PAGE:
Another EU member country has been downgraded by a ratings agency. This time, Standard and Poor’s cut Cyprus’ long-term credit rating by one notch from BBB+ to BBB.
Cyprus has had its credit rating cut by all three major ratings agencies in the past few months.
The ratings agency cited the large exposure of Cyprus banks to sovereign Greek debt. The ratings agency estimates exposure to total Greek debt to be around 165 percent of national output.
European Union leaders at the EU Summit came to an agreement in which banks would take a 50 percent loss on their holdings of Greek government debt as part of a broad Greek restructuring.
As a result Cyprus banks would require recapitalization and the cost of injecting new capital into the banking system could amount to 10 percent of gross domestic product.
“We believe that a Greek default scenario with private-sector involvement, or haircuts, higher than previously agreed by commercial creditors would necessitate the recapitalization of some domestic banking institutions” in Cyprus, said.
As a result, a Greek default “could reverberate through Cyprus’ economy,” the ratings agency said, putting pressure on government finances and raise the cost of borrowing in the private sector, reducing investment and overall demand.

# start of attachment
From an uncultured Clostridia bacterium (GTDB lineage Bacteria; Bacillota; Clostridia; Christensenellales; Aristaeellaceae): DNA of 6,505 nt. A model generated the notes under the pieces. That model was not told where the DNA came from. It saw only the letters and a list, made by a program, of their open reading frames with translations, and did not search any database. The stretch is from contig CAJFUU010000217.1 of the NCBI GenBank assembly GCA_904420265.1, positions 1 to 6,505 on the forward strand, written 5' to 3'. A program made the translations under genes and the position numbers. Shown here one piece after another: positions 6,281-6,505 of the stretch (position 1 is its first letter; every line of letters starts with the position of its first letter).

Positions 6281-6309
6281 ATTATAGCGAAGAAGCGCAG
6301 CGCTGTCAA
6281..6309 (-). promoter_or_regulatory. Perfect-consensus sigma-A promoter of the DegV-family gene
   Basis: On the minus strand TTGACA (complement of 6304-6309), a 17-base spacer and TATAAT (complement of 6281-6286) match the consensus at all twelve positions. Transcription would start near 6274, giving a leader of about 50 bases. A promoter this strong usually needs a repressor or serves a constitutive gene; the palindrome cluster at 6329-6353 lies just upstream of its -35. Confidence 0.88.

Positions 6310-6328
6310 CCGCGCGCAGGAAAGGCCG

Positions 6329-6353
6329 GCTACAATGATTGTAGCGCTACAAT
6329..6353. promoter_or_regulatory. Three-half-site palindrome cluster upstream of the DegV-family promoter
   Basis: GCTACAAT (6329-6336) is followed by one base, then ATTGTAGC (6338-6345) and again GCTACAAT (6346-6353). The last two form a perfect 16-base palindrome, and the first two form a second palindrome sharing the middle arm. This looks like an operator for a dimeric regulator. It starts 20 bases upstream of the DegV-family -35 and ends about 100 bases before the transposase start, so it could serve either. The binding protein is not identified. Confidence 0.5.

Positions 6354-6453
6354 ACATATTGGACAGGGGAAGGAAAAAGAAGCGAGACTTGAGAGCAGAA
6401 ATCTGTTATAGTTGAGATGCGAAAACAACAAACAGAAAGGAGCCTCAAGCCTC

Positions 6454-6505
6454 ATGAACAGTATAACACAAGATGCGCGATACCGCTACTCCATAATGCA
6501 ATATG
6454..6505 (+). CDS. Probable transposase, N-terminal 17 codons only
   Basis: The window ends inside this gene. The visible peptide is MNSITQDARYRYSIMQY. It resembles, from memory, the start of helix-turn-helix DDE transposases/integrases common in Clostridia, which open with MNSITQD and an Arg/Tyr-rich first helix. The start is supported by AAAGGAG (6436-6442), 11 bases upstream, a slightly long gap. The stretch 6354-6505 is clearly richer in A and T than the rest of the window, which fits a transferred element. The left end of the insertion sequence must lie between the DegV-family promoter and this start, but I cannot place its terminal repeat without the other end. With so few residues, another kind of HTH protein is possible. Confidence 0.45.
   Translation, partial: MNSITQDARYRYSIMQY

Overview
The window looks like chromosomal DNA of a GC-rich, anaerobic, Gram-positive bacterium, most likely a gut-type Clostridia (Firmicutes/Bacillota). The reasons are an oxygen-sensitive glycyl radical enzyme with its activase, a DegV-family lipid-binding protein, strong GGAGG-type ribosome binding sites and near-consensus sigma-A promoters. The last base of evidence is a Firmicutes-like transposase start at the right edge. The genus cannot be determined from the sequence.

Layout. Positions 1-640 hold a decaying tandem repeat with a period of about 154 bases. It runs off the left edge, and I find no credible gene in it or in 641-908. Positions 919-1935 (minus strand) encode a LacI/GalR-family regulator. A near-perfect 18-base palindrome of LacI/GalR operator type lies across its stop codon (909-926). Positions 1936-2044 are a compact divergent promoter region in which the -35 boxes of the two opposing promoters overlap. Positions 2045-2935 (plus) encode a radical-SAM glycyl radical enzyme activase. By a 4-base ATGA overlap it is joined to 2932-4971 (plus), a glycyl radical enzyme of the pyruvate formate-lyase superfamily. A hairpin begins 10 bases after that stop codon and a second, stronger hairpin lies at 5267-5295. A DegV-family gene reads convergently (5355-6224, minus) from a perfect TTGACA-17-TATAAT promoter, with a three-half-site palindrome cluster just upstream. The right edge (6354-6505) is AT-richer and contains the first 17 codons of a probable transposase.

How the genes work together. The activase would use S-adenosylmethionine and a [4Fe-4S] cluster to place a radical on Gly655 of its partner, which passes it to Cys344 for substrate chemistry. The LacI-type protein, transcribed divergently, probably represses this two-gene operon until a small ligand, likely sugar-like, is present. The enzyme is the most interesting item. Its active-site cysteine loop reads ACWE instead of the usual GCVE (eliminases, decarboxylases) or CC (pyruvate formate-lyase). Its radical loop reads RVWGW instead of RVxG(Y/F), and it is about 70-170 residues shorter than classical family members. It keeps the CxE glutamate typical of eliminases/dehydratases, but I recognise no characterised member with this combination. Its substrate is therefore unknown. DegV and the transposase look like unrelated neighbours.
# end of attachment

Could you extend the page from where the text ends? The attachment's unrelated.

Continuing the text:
Resulting weaker growth would “worsen the Cypriot government’s debt dynamics and reduce the willingness of its political leaders to press forward with fiscal and labour market reforms,” S&P added.
In addition to its Greek debt exposure, Cyprus debt problems were worsened by a huge munitions blast that destroyed the island’s largest power station in July.
S&P put Cyprus’ long-term credit rating remained on review for a possible further downgrade. It also cut its short-term rating to A-3 from A-2, but removed it from negative credit watch.
The Cypriot Finance Ministry, in a prepared statement, said “the government acknowledges the challenges” Europe’s debt crisis presents and “plans to take decisive and swift action for fiscal consolidation and administering challenges in its banking sector in cooperation with the Cypriot Central Bank.”
Government officials say a 2.5 billion euro loan from Russia will help refinance maturing debt next year.